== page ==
New Gimme Metal show today at 5PM Eastern: http://gimmemetal.com or their app to listen. The app is easier.

Alright, I gotta get this kid to leave the house before it burns it down so I’m punching out. Have a great and safe weekend. Be well, hydrate. All that good stuff.

FRM.

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Stone From the Sky Premiere Live Video for “Animal”

Posted in Bootleg Theater on September 18th, 2020 by JJ Koczan

stone from the sky animal live video

Fair enough that Le Mans, France-based instrumental trio Stone From the Sky should be premiering a video for the live-in-studio version of their song “Animal” ahead of the release of their Live in La Grange, since they did the same thing with the original version of the track as well. Call it promotional symmetry. Stone From the Sky issued Break a Leg (review here) — the full-length from whence “Animal” came — in May 2019, about 16 months and an entire lifetime ago. The new offering, which, as the title tells you was indeed recorded live at La Grange studio, is being released as a sort of glimpse at what could’ve been if the band was able to tour this Fall. They are, of course, not. So even though they followed 2017’s Fuck the Sun with a first live album in the crowd-mic’ed Live in Agger that same year, both the context and circumstances for Live in La Grange are different. See also: everything.

And what can you really say at this point? “Yeah, those probably would’ve been some cool shows.” Well, they probably would”ve been. Stone From the Sky sound on their game with the 36-minute/six-song set they present, from the opening My Sleeping Karma-ism of “Vena Cava” from the last album to the expansion on the same ideas and the consuming post-heavy lead that rises in the second half of “Godspeed,” a new song set to release on the band’s next LP presumably due out on More Fuzz Records once life magically returns to “normal” sometime next year. Whether or not that happens, the peak at things to come from the dynamic three-piece is welcome as it arrives through Live in La Grange, which perhaps doesn’t quite have the same physicality a live show might — that is, nobody’s thrashing out — but does carry through a palpable sense of the people behind the performances and is still graceful enough to build an atmosphere from the aforementioned opener onward.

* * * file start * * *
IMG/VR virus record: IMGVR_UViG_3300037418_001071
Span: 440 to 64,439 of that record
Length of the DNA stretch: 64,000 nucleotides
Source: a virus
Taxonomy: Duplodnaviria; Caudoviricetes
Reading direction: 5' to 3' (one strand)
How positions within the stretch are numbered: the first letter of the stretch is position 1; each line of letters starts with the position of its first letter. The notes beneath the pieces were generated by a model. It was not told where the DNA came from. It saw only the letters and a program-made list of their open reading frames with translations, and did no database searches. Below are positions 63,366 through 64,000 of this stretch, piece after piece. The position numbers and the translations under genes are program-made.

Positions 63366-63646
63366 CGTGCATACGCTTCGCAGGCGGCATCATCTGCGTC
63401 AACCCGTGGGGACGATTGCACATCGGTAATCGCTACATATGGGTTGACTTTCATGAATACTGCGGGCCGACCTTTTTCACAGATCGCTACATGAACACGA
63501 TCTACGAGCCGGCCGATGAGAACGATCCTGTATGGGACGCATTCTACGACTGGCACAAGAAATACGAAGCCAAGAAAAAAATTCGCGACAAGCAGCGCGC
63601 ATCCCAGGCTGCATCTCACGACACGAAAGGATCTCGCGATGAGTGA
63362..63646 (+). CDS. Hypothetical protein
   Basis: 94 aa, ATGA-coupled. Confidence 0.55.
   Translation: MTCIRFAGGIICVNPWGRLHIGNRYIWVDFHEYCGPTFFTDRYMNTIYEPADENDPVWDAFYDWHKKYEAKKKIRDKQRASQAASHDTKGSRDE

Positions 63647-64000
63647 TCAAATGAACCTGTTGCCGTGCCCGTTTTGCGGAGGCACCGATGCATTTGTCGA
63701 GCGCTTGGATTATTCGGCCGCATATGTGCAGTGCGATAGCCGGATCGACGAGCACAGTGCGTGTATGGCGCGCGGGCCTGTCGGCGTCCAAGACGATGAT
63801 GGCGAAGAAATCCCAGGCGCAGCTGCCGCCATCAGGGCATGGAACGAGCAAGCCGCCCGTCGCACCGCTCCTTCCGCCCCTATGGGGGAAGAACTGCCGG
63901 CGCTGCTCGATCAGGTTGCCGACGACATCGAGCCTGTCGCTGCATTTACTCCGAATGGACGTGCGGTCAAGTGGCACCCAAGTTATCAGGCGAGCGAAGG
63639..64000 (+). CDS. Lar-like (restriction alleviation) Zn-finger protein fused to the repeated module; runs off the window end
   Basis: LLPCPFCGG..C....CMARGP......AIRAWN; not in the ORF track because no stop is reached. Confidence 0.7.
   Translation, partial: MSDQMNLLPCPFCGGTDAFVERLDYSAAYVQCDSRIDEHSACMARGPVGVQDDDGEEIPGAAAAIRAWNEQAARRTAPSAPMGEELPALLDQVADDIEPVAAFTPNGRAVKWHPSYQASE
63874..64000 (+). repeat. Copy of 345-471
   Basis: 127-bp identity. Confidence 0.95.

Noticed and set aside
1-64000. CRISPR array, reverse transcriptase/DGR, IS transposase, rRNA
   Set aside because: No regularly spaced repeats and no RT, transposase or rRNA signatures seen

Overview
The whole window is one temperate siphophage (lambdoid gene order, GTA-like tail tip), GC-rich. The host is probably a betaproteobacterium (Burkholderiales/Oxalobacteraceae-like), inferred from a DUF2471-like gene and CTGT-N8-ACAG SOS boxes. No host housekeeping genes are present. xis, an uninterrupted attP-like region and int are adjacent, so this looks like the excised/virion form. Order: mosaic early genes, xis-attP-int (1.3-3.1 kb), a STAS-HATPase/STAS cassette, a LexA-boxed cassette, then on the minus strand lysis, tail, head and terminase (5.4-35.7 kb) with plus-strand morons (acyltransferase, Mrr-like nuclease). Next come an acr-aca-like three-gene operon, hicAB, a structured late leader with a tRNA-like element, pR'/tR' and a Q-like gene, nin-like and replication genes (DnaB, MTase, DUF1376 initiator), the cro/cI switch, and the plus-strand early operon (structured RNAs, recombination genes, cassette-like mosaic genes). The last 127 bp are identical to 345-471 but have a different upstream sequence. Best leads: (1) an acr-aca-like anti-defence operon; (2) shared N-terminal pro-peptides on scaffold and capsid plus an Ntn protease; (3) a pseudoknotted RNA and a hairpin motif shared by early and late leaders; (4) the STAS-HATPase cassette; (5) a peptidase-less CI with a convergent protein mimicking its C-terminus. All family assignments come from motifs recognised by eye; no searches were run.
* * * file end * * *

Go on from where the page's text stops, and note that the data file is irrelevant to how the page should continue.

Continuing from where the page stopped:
The setlist, as it were, focuses on Break a Leg, and fairly enough so as the band’s latest work, and “Agger,” “Animal” and “Atomic Valley” indeed represent the album well, with the latter appearing as the bridge between “Godspeed” and the finale “Welcome to Trantor” from Fuck the Sun. Again, there’s a bit of the tantric tension in the early guitar and bass interplay on the closer, but Stone From the Sky careen through scorching solo work and fervent rhythmic push in kind before they return to ground ahead of their last build. It’s a satisfying cap to a satisfying set, which brings me back around to the original point of, “Yeah, those probably would’ve been some cool shows.” And hey kids, someday they might still be. At least in Europe. At some point. Ever.

If I sound hopeless, I’m sorry, but I am.

But maybe not completely so, because the lesson to take away from Live in La Grange aside from that Stone From the Sky are a good live band, is that creative expression finds a way. Sometimes that’s bands setting up a camera in a rehearsal space, and sometimes that’s a band booking a little studio time, putting to tape what would’ve been their tour set, and putting it out as a name-your-price download, like Stone From the Sky. That persistence, like grass popping up through cracks in highway pavement, is nothing if not admirable.

Enjoy the premiere of “Animal” from Live in La Grange below. And if you’re curious, I included the video for the original studio version at the bottom of this post as well.

Dig:

Stone From the Sky, “Animal” official live video premiere

Stone From The Sky – Animal
Recorded live in La Grange Studio / FR

The full live is available on our Bandcamp : https://stonefromthesky.bandcamp.com/album/live-in-la-grange

Camera: Pierre Posnic, Renaud Tessier, Jospeh Smalley, Solal Boutoux
Montage: Renaud Tessier
Editing: Solal Boutoux
Record and mix: Jordan Jupin
Mastering: Role at Die Tonmesterei / DE

Stone from the Sky, “Animal” official video